Costs and Analysis
Cost-effectiveness, examined from a governmental perspective, used the clinical records of the Division of Nephrology patient registration and billing systems at the Victoria Hospital coupled with information from published studies on survival and quality of life among diabetic nephropathy patients. The model used included the direct health service costs associated with the treatment options, and an annual cost per patient was calculated for each health state in the model. Direct healthcare costs associated with dialysis use included costing regular dialysis sessions, complications of the dialysis, such as clotting of the fistula or hypotension episodes, laboratory tests and services required as a consequence of dialysis and medication use as a result of treatment. Assumptions were made on the regularity of direct healthcare cost associated with dialysis, such as that involving laboratory testing and blood transfusions. Micro-costing, collecting data on staffing, consumables, capital, and overheads were used to determine the cost of one session of hemodialysis (Table 2). Structured interviews were used to obtain details regarding staff time allocated to dialysis activities, as well as the regularity of other services used as a result of the treatment options. Capital items were identified as the building space allotted to the Unit for treatment, and equipment such as the dialysis machines and air conditioner unit. Costs have been reported in Eastern Caribbean Dollars (EC) presented at the 2008 level and an equivalent annual cost calculated using a 3 percent discount rate over the predicted life span.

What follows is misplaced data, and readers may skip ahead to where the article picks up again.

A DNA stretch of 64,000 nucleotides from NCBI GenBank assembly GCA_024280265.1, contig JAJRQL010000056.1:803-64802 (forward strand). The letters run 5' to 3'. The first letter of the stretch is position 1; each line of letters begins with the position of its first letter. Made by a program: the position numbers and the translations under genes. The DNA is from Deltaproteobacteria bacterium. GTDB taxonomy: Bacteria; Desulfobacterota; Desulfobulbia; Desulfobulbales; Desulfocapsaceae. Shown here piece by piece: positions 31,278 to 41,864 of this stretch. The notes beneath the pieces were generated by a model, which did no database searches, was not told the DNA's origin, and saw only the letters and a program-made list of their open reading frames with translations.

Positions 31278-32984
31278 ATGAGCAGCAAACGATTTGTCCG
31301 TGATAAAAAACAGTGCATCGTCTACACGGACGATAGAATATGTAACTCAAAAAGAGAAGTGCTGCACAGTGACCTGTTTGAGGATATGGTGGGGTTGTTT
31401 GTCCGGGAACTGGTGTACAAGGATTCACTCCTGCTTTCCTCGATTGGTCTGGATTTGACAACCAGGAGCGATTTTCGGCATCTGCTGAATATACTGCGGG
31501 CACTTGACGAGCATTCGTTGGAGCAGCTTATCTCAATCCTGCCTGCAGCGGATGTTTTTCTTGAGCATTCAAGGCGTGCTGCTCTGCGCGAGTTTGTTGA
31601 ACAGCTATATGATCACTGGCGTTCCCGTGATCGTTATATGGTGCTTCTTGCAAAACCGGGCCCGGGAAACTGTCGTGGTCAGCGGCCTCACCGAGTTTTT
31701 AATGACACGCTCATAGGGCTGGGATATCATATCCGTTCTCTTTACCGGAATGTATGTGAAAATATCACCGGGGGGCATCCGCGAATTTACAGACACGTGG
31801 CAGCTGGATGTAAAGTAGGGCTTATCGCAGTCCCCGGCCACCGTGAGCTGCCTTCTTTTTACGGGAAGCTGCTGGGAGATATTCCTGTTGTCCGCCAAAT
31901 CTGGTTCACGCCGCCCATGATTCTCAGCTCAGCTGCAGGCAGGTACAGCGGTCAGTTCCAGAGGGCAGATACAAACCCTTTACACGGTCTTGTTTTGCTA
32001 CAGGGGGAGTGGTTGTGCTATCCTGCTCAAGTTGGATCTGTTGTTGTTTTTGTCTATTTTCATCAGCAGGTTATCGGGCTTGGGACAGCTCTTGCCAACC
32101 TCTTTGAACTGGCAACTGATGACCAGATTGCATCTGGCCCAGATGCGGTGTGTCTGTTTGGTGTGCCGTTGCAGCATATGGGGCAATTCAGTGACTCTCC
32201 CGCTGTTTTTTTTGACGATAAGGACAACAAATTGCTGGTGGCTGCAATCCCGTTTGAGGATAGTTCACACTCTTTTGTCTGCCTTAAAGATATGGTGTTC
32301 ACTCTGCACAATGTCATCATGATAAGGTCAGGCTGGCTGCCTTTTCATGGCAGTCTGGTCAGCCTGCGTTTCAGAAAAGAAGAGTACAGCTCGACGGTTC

Muennig (2008) argues that a governmental perspective can include some aspects of transportantion costs. Evidence from the Minstry of Communication and Works and the Transport Board implies that there is no nationally agreed-upon policy for transport costs. There are variations across St. Lucia in terms of mileage costing; therefore for the purposes of our analysis, transport costs are excluded.
The study reviewed costs over an 8 year period (2002-2009). This time frame was partly determined by the availability of the data two years after the programme was initiated and the assumptions made with reference to the analysis were tabulated (Table 3). Incremental costs per QALY gained will be calculated by using the estimates of costs and QALYs for each of the two modalities obtained from the model, and the findings were presented as incremental costs per QALY ($/QALY). The threshold value used to determine cost effectiveness of the intervention was established based on the recommendations of the Commission on Macroeconomics and Health, and CHOICE, which uses gross domestic product (GDP) as an indicator to determine cost-effectiveness. They established that an intervention was highly cost-effective if cost per QALY was less than GDP per capita, it was cost-effective if it was between 1 and 3 times the GDP per capita but was not cost-effective if it was more than 3 times GDP per capita (WHO, 2011).